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I appreciate all of the responses to this string and will certainly try out those ideas that seem worthwhile. So, here is a little trick that I've discovered with my own FZ10. As we all know, who own one, in manual mode (not aperture or shutter priority) the screen goes black and you can't focus if you are set to, say f-8 and 2000 shutter. I've found a little trick where I can use a strong flash with these settings and "see" what I'm pointing at. I set my composition in the "P" setting, then slip it to the "ASM" setting immediately before clicking. It takes a bit of practice but one can compose a great shot, at 1/2000 shutter and 8 aperture. With the Canon 420 EX flash the result is impressive (not over exposed at all). Please have a look: http://www.brrd.ab.ca/nnorway/carrweb/index.htm
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Old Jan 6, 2004, 12:30 AM   #19
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Default Re: Challenge to FZ10 owners on "indoor" shots...

Quote:
Originally Posted by Normcar
1. Use of external flash allowed
2. Must be hand held (otherwise, what's the point in spending the extra money for MEGA OIS?)
3. Must be under flourescent lighting and photographs from more than 10 meters away.
4. Red eye is okay as long as the image isn't grainy or blurred.
5. Image must be in action and not blurred (such as running or something similar...not walking fast).
6. No condition on what ISO sensitivity you use as long as the picture looks good (not grainy)

I look forward to seeing if any FZ10 owner is able to meet this challenge!
Norm, please post a list of cameras (+ lenses, if DSLR) that, in your opinion, can meet your challenge. For each entry, please include the total size, weight and price of the equipment and an estimate of how many FZ10's will fit in each measurment.

Just for the record:
Canon EF 75-300mm f/4.0-5.6 IS USM - $450, 1.4lbs
Canon EF 70-200mm f/2.8L IS USM - $1600, 3.2lbs

IMO, the Canon 300D would need the faster lens to achieve good results. The 1Ds with its huge sensor should have no problems with the slower one. I leave calculating the final price and weight as an excercise to the reader...

Quote:
Originally Posted by Normcar
Todah!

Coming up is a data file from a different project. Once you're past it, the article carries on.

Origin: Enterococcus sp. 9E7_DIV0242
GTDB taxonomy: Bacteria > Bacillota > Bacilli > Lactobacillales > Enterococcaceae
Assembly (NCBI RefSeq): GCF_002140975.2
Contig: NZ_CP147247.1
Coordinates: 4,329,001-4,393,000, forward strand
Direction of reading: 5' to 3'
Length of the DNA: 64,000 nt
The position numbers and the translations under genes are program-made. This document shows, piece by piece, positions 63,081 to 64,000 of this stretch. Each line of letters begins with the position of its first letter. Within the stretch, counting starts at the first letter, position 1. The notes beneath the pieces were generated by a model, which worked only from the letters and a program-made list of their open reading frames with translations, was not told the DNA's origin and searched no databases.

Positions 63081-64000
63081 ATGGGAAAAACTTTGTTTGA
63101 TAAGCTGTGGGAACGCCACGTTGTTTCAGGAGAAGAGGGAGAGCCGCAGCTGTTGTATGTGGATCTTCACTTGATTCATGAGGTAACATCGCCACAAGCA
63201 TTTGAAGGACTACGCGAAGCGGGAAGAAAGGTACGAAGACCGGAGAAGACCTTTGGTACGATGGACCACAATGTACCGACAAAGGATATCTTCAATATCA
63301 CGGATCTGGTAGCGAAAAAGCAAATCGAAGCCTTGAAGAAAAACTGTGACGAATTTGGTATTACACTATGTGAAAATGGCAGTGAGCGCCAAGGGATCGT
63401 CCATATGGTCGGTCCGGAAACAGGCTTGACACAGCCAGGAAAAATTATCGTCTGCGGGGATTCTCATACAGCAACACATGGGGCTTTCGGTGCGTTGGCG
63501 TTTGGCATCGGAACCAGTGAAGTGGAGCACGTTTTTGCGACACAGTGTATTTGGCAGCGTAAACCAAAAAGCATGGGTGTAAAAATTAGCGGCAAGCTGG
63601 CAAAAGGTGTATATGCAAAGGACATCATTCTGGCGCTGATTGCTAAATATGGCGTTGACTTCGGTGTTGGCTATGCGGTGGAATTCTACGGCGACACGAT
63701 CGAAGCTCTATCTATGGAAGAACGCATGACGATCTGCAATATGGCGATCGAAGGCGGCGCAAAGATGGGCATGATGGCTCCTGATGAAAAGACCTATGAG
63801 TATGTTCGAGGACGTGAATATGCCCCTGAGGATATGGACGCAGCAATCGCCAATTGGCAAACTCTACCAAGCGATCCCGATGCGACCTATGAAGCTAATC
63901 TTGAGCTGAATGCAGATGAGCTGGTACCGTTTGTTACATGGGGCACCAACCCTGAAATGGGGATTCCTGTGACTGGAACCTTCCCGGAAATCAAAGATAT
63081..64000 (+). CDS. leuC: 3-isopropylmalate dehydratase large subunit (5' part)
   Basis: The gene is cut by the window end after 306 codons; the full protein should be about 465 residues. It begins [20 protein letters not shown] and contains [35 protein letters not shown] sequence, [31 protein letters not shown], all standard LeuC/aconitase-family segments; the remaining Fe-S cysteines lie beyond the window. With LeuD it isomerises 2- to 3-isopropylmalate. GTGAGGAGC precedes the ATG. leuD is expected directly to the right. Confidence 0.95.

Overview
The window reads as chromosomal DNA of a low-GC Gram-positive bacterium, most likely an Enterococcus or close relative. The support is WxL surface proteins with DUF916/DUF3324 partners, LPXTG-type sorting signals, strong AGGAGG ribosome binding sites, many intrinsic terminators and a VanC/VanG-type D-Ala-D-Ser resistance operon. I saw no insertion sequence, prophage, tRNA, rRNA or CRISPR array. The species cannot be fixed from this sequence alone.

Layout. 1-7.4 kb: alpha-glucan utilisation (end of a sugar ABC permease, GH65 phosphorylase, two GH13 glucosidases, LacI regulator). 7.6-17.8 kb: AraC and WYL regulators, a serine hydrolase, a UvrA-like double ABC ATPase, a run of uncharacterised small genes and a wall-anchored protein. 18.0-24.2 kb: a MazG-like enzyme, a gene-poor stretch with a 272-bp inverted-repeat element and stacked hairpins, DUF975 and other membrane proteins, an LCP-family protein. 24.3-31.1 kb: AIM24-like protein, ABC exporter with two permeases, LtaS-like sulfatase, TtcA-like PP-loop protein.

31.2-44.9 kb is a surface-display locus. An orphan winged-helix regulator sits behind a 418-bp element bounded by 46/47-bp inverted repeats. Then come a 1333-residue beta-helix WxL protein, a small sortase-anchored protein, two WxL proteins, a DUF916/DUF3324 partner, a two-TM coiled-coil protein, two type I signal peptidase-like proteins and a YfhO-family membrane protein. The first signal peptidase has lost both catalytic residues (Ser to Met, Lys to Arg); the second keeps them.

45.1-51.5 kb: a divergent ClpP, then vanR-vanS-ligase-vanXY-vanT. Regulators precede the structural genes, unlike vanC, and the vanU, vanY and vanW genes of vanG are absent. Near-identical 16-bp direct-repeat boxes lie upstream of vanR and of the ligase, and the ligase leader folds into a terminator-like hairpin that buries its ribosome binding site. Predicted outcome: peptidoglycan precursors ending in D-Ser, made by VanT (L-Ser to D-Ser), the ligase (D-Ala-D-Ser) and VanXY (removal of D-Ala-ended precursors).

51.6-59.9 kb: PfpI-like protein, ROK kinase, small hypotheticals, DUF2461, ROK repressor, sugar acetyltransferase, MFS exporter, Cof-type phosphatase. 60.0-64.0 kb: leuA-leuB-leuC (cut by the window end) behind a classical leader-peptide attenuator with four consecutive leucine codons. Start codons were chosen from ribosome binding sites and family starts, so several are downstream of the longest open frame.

Al lo davar...
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Old Jan 6, 2004, 6:18 PM   #20
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Default normcar's workaround for manual flash shots

Norm's workaround (back 2 posts) reallly works and it is relatively easy to impliment, I.E., since the index finger works the zoom, your thumb is free to easily move the program mode dial from "P" to "ASM" The screwy part is that the camera will focus and take the picture just right even though the both the EFV and LCD are totally back when you impliment the work around.
In thinking about how this camera is designed, it does make sense. The attempt is to make the equivalent of a TTL viewfinder, a la, SLR variety, only utilizing EFV or LCD to display the image instead of optics. So, as Parallel observes, if you place it in aperature priority, it lets you compose w/flash because it's programed to sync at 1/60 on flash. It's just not smart enough (designed) to show ambient light for composure in M mode and then stop down/ reset shutter for the actual shot.
Bob, couldn't Panasonic fix this by having the EVF/LCD default to 2.8/ 1/60 for ASM mode (essentially delaying or overriding data from the venus engine) and then have it stop down/ re-sync to the values you set as you focus/ or snap you pic. I don't see why this couldn't be done relatively simply, possibly with firmware change only.
Meanwhile, we'll just have to make do with Palallel's work around if you can use apature priority or else Norm's for full manual.

That said, still have managed to take many excellent shots at the CU basketball game last weekend and I still find this a fantastic camera for the ordinary non-pro enthusiast (like me). I just love this camera!